Bizarre claim in the Guardian: ‘Red roofs are mandatory in Israeli settlements’

What can ‘forensic architecture’ reveal about the conflict in Gaza?‘, Guardian, Sept 1, focuses on the Haifa-born, London educated architect Eyal Weizman, evidently famous in some circles as the “chief proponent of “forensic architecture”, which analyzes the “impacts of urban warfare” for clues about the crimes perpetrated there.

When he looks out across the landscape of the occupied Palestinian West Bank, as he does in the film The Architecture of Violence, to be aired on Al Jazeera today, [Eyal Weizman] sees a battlefield. “The weapons and ammunitions are very simple elements: they are trees, they are terraces, they are houses. They are barriers.”

In the kitchen of his east London home…he says the most obvious and contentious aspect of what he calls the “architecture of occupation” is the system of Israeli settlements. Perched on West Bank hilltops, they are strategically positioned, according to Weizman, so that they look out over the Palestinian valleys and towns below, in order “to dominate”.

Then, the kicker:

Each of the uniformly suburban-looking houses – all with mandatory red roofs so that on flyovers the Israeli army know[s] not to target them – is “itself like an optical instrument,” he tells me.

As bizarre as this claim is, amazingly it has been advanced previously.  Just a few months ago, the Chairman of Norwegian People’s Aid, Finn Erik, said pretty much the same thing at a lecture in Norway.  But, as popular blogger Elder of Ziyon demonstrated, there are multiple reasons why this claim doesn’t withstand even the slightest scrutiny.  

  • Most Palestinians in Judea and Samaria live in areas A and B under control of the Palestinian Authority (PA). The PA has full responsibility for zoning and import of building materials, including the type of roof tiles that can be used. There are no Palestinian regulations that prohibit the use of red roof tiles.
  • Israel has no laws or regulations that prohibit the use of red roof tiles in Area C which is under Israeli control. This means that both Arabs and Jews who build in this area can use red roof tiles in their houses, if they want to.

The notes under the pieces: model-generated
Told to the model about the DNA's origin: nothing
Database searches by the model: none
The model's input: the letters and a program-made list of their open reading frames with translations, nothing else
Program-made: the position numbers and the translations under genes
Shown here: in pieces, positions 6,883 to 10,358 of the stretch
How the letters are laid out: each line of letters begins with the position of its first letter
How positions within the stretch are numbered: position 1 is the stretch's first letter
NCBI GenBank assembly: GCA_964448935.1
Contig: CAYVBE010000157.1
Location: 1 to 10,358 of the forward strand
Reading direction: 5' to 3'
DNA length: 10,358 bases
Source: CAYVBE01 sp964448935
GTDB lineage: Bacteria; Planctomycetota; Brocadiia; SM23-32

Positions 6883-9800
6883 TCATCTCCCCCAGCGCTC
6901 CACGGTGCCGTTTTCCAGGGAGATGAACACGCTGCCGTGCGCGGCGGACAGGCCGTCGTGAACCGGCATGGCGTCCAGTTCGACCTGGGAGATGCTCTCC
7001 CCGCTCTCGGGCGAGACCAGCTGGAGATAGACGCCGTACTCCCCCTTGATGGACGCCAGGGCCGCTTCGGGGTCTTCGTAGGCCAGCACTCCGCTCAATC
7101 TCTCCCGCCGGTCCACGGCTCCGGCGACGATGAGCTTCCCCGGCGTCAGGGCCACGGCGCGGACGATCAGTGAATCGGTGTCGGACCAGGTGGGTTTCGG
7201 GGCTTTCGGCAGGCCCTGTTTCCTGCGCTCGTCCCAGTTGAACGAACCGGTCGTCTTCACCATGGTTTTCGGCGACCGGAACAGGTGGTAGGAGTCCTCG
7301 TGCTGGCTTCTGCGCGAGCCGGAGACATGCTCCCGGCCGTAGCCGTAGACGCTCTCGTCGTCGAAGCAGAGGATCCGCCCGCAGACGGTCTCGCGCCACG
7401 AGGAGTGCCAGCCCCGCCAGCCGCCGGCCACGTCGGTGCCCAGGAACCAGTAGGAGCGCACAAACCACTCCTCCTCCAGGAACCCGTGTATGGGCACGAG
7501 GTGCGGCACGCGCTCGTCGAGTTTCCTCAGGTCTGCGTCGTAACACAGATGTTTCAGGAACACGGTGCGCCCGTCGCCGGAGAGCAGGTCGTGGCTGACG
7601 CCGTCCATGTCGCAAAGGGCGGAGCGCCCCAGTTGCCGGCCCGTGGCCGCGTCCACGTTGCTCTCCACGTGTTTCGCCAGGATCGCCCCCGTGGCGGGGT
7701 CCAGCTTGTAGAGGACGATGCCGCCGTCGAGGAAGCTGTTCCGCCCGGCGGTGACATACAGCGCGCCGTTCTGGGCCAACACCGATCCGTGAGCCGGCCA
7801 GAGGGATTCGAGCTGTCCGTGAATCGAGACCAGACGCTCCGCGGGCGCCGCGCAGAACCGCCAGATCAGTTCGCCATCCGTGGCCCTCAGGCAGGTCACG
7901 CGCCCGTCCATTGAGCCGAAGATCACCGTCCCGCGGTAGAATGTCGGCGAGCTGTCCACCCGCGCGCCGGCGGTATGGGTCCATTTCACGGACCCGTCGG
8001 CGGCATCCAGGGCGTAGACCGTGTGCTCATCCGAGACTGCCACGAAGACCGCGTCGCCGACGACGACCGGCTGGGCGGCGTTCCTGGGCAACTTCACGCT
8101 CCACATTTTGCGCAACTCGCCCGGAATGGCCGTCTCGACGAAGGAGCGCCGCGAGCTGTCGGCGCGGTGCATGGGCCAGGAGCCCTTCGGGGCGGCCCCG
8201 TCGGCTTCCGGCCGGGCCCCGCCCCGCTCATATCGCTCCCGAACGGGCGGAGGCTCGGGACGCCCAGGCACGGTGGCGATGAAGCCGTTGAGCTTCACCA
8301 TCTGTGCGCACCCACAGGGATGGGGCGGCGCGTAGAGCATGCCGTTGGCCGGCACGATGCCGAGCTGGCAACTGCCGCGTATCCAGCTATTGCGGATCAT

• The Israeli air force uses precision weapons that can hit its target with great accuracy both day and night, and is completely independent of the color of the house or on the roof tiles.
  • Most Palestinian houses do not have red roof tiles is that they do not tile their roofs at all. The traditional Arab architecture in the area includes a solarium that can be used for different purposes.
  • A number of houses built in recent years in Arab settlements in Israel, Judea and Samaria, have red tiles.
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Photo from Elder of Ziyon

Additionally, Elder noted that Israeli aircraft does not bomb houses in Judea and Samaria. And, indeed, as far as we can tell there hasn’t been an air strike anywhere in the West Bank, for any reason, since the height of the 2nd Intifada.

Finally, an article by architecture critic Ran Shechori  published provides a bit of history on red-tiled roofs in Israel:

Since there were no local skilled builders at the beginning of the 19th century the English had even been forced to import stonecutters from Malta no antagonism was felt towards the foreign styles that sprouted on the local landscape. Consciously or not, that century witnessed the belated victory of the Crusaders, with the creation of a Christian presence in the Holy Land, which took over the educational and welfare system and began the Europeanization of this part of the world.

The local population began to copy the European styles of building. Wealthy Arab families who had left the Old City began building villas and mansions in the European style, albeit heavily decorated with traditional Moslem embellishments. The cities that were then growing adopted European terraced housing and the sloping red-tiled roofs.

The Jews, who had lived till then in homes rented from Arabs, also began to establish their own independent neighbourhoods. Mishkenot Shaananim (lit. “tranquil dwellings”) was the first such area in Jerusalem. It was built with the help of the British philanthropist, Sir Moses Montefiore, in 1860, as a series of long buildings topped by sloping, red-tiled roofs

Red-tiled roofs, which came to symbolize the Jewish presence and represented the idealized “home”;

Just as in the beginning, the Israeli still sees the red roof as a status symbol.

As Matti Friedman explained in his masterful essay at Tablet Magazine, one of the iron-clad rules of media coverage of the region requires that “every flaw in Israeli society is aggressively reported”, to which he should have added: even those ‘flaws‘ which are merely a figment of the increasingly wild anti-Zionist imagination.  

Dishonourable Brits: Why the Guardian can’t distinguish between Semites & anti-Semites

If a radical right-wing U.S. group possessed an ideology which was homophobic, misogynistic, and anti-democratic, and continually attempted to murder a historically oppressed minority to clean the region of their ‘pernicious influence’ – due to their fundamentalist interpretation of a religious text – anti-racist commentators at the Guardian would stand proudly on the side of the besieged minority and rightfully demonize the racist extremist group.